By Kristie Wilson
“I can neither confirm nor deny.” That may sound odd, but it’s what I would say if anyone asked me about you—my client.
Or about any client here at Fairwinds. If a client’s friend or neighbor asked, “Did Sally make it to her appointment today?” I would respond: “I can neither confirm nor deny.”
Why? It is not anyone’s business if Sally had an appointment, whether she came to it or not.
At Fairwinds, we take your confidentiality very seriously. Not only do we believe your confidentiality is vital to the success of your treatment with us, but it is protected by the law. The Health Insurance Portability and Accountability Act is the first comprehensive federal protection for the privacy of personal health information.
But sometimes you want your primary care doctor to give and receive important information about your care. That decision is in your hands. You can sign a written release of information. Just telling us, “It’s okay, you can talk to my doctor,” is not enough. We are not allowed to release information without a signature. The release lets you be extremely specific. You can specify not only who you are allowing us to discuss your case with, but also what we are able to discuss.
For example, what if you want a friend to be able to pick up your child for you after an appointment. You don’t want the provider to discuss anything about your child’s case with her, but are okay with the front desk acknowledging that your child is in the building. In this example, you’ll just sign this release for presence in treatment.
Or maybe you want the Fairwinds’ clinician and your child’s teacher to share information and discuss treatment. In that case, you will check off exactly what Fairwinds staff are able to discuss with exactly what person (e.g. the teacher) or agency (e.g. the school).
For clients with a substance use disorder, there is an extra layer of protection called 42 CFR. This is a specific sign-off on the release of information stating that we may discuss substance use with the identified person or agency.
Why would you sign a release of information allowing us to talk to the key players in your life? It’s so we can provide excellent and coordinated care. For example, we will always ask for a release of information for your primary care physician. Though you do not have to sign it, it is always best if we can coordinate with your doctor.
If someone in your life can help you better navigate the issues that you are facing, we will ask if you want to sign a release allowing communication between us and them. You can always say no, and you can always change your mind later.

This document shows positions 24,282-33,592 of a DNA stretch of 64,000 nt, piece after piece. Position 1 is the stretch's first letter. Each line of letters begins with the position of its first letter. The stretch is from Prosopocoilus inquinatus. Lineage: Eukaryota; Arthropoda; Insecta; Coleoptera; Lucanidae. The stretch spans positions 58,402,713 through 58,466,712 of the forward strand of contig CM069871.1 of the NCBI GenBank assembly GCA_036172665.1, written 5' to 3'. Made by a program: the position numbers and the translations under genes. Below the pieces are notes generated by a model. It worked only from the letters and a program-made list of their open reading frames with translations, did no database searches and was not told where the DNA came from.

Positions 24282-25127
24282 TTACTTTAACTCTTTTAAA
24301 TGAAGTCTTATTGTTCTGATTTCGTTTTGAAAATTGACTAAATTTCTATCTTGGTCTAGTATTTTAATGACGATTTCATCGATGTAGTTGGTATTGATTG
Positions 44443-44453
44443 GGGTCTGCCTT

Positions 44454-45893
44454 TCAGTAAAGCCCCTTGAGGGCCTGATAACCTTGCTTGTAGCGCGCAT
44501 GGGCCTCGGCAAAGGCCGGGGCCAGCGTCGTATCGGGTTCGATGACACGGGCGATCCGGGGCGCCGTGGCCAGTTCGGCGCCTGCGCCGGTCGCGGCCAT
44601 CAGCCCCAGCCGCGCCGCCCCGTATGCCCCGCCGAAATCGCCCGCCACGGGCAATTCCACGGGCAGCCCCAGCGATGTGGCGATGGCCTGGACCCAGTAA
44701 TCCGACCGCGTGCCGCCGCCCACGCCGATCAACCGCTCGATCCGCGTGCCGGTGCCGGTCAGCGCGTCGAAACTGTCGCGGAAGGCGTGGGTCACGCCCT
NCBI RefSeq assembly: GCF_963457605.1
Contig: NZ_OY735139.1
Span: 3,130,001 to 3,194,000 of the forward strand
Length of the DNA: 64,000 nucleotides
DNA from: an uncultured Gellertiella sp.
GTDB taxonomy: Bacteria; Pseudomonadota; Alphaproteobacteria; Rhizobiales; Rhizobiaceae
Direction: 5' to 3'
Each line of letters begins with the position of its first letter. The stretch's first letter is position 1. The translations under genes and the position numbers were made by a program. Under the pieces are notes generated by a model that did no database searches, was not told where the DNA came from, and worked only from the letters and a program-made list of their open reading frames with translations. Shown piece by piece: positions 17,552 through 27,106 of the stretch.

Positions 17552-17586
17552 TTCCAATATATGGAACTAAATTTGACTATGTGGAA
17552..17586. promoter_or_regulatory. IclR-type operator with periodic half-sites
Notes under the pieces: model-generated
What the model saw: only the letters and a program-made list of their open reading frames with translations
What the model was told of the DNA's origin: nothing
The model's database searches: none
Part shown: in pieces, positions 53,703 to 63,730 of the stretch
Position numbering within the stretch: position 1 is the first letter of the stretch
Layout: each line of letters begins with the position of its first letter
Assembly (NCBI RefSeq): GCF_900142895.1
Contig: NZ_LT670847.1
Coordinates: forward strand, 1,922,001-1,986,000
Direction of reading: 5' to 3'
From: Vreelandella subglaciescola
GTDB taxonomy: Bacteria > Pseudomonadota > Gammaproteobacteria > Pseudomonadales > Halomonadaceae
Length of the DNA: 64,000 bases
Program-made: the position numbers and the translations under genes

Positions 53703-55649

Will we ever discuss your case without permission? The answer is no, with a very important exception: someone’s life is in imminent danger.
If you tell one of our staff that you are planning to harm yourself or another specific person or people, we would be legally obligated to protect your safety or the safety of others.
How much do we share in a case like this? Just enough to prevent a tragedy.
The other example of imminent risk is child or elder abuse or neglect. Any suspicion of such must be reported to the proper authorities. And we are mandated to discuss someone’s case with the Department of Children and Family if there is an open investigation, or in court if ordered to by a judge.
If somebody approaches us at Fairwinds and says, “My brother Fred is seeing one of your counselors. How’s he doing?”
What is our response? “I can neither confirm nor deny.” Our standard response leaves no room for interpretation.
Your privacy is our priority—and your right, and we take it very seriously here at Fairwinds.
Kristie Wilson is the Para-clinical and Billing Director and the Psychiatric Case Manager for the doctors at Fairwinds. She supervises several programs, including Peer Recovery Coaching, Therapeutic Training and Support, and Therapeutic Mentoring. Prior to this, she was employed full time for over 8 years as a Mental Health Counselor at Fairgrounds House on Nantucket, working with adults with significant and chronic mental illness in a residential setting. She is a certified suicide prevention trainer, providing community members with education on how to be suicide alert helpers. In addition, she is sub-contacted by Department of Children and Families to be the on-call assistant in emergencies. Kristie is passionate about assisting the members of the community.